As a youth minister and a parent I continue to be disappointed and distressed at the ease of access to pornography available through the Internet (See SMH article ‘Porn, peer pressure corrupting young: MP.’)

Before the World Wide Web, the only way a teenager could view pornography was to steal a men’s magazine from a newsagency. Today, they view the equivalent of hard-core restricted material from the privacy of their own bedroom computer.

My ISP blocks SPAM and scans emails for viruses, but still does not offer server-based content filtering software. We are told by the vocal minority that this filtering technology is a restriction of our freedom of speech and a form of clandestine censorship. Others tell us that to run such software is resource-heavy, placing strain on the servers leading to reductions in performance.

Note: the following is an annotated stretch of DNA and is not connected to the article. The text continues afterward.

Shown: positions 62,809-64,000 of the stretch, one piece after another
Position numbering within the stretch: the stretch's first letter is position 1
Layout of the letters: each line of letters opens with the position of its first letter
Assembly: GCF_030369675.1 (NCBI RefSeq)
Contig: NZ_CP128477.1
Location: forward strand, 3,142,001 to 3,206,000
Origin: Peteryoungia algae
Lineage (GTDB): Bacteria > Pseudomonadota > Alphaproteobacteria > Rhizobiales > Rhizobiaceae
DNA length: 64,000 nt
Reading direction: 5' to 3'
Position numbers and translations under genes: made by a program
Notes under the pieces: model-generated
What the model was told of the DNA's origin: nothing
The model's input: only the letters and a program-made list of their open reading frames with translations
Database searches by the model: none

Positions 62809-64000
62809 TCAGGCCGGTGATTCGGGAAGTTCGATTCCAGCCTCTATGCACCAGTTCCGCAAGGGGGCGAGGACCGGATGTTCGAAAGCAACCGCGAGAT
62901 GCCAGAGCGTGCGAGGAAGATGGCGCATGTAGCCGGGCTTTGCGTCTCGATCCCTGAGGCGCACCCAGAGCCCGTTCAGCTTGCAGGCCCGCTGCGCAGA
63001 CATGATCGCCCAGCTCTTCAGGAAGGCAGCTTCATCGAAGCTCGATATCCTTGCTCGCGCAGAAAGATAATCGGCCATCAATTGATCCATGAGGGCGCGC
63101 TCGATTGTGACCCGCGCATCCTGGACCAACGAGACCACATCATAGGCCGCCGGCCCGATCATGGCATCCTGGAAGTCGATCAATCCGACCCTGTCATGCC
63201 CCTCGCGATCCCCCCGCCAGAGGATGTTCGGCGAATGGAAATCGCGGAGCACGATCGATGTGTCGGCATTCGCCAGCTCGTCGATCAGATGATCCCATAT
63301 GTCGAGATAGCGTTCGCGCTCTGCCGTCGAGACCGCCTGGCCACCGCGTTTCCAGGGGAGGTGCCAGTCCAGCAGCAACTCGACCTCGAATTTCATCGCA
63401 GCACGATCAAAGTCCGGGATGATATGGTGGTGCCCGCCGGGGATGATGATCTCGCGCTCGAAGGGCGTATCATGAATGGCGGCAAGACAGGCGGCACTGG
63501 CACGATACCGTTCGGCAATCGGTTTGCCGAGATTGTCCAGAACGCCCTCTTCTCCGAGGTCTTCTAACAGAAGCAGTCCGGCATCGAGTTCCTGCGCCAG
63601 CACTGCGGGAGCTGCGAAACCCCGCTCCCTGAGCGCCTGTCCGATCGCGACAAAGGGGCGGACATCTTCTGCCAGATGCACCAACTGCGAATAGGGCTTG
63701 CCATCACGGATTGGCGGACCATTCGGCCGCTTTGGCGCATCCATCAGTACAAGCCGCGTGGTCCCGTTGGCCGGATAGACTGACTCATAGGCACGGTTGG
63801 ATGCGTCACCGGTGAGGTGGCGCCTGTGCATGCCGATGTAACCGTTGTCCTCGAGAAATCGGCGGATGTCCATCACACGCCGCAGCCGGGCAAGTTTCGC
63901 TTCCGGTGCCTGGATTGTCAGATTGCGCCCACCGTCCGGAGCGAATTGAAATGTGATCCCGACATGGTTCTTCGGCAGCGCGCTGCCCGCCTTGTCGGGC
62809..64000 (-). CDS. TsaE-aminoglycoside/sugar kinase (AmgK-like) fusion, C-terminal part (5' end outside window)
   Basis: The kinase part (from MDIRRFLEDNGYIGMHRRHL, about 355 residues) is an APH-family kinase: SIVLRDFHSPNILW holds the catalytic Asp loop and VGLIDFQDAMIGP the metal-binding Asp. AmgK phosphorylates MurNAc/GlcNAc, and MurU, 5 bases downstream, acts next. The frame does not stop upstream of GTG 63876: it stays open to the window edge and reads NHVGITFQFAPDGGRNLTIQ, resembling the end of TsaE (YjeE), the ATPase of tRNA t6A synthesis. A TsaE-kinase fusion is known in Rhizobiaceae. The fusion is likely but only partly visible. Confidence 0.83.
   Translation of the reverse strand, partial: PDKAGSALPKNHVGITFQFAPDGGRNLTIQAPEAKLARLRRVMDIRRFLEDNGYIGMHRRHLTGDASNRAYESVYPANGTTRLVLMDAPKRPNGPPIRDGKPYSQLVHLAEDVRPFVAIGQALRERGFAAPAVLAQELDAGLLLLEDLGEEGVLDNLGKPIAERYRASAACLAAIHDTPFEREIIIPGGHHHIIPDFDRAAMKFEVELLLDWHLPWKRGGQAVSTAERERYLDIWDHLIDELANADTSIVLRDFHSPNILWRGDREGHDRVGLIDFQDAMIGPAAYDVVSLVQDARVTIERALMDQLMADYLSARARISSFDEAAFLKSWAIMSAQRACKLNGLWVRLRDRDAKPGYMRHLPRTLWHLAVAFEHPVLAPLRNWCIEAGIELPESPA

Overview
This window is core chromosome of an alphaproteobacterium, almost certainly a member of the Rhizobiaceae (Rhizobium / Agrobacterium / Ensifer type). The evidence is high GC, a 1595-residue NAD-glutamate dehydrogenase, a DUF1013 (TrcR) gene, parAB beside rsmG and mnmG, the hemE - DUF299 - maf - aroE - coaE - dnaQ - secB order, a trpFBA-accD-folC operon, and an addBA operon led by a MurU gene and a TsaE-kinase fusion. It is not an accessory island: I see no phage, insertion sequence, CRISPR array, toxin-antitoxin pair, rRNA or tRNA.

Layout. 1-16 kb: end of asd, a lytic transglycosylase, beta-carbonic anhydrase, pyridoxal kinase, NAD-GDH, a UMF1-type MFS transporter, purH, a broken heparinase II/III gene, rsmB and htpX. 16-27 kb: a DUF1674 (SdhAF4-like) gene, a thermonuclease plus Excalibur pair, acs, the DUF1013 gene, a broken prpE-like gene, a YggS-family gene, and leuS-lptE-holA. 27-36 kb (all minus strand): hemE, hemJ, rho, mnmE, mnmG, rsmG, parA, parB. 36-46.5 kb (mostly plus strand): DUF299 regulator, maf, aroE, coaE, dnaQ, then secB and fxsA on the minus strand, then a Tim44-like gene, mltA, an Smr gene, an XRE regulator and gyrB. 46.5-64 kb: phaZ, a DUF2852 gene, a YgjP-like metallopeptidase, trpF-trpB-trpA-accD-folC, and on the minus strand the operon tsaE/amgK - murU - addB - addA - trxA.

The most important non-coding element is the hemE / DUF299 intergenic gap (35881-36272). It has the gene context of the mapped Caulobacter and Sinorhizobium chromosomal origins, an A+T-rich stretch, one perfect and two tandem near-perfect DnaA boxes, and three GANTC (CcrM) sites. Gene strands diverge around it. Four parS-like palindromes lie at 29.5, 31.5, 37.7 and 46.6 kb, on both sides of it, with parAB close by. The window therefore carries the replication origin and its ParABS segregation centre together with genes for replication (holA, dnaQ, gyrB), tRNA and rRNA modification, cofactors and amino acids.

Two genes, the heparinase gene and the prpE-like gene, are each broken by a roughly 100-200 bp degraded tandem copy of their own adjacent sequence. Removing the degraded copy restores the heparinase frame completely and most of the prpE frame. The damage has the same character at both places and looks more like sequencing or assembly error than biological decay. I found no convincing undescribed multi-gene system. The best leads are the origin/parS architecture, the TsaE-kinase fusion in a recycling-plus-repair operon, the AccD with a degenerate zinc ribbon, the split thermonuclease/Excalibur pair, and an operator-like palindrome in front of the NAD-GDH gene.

Yet, if we viewed this pornography problem as the social horror it really is, then we would invest the resources and research needed into implementing such a system that protects our children from this distorted view of sexuality. Adults could choose ‘opt out’ of content-filtering censorship, but it is ludicrous to think that the current practice gives our children unfettered access to pornography by default.

It is our responsibility to protect the children from the corrupting harm of pornography. If we can put a man on the moon in 1969, then we can stop our kids downloading porn in 2007.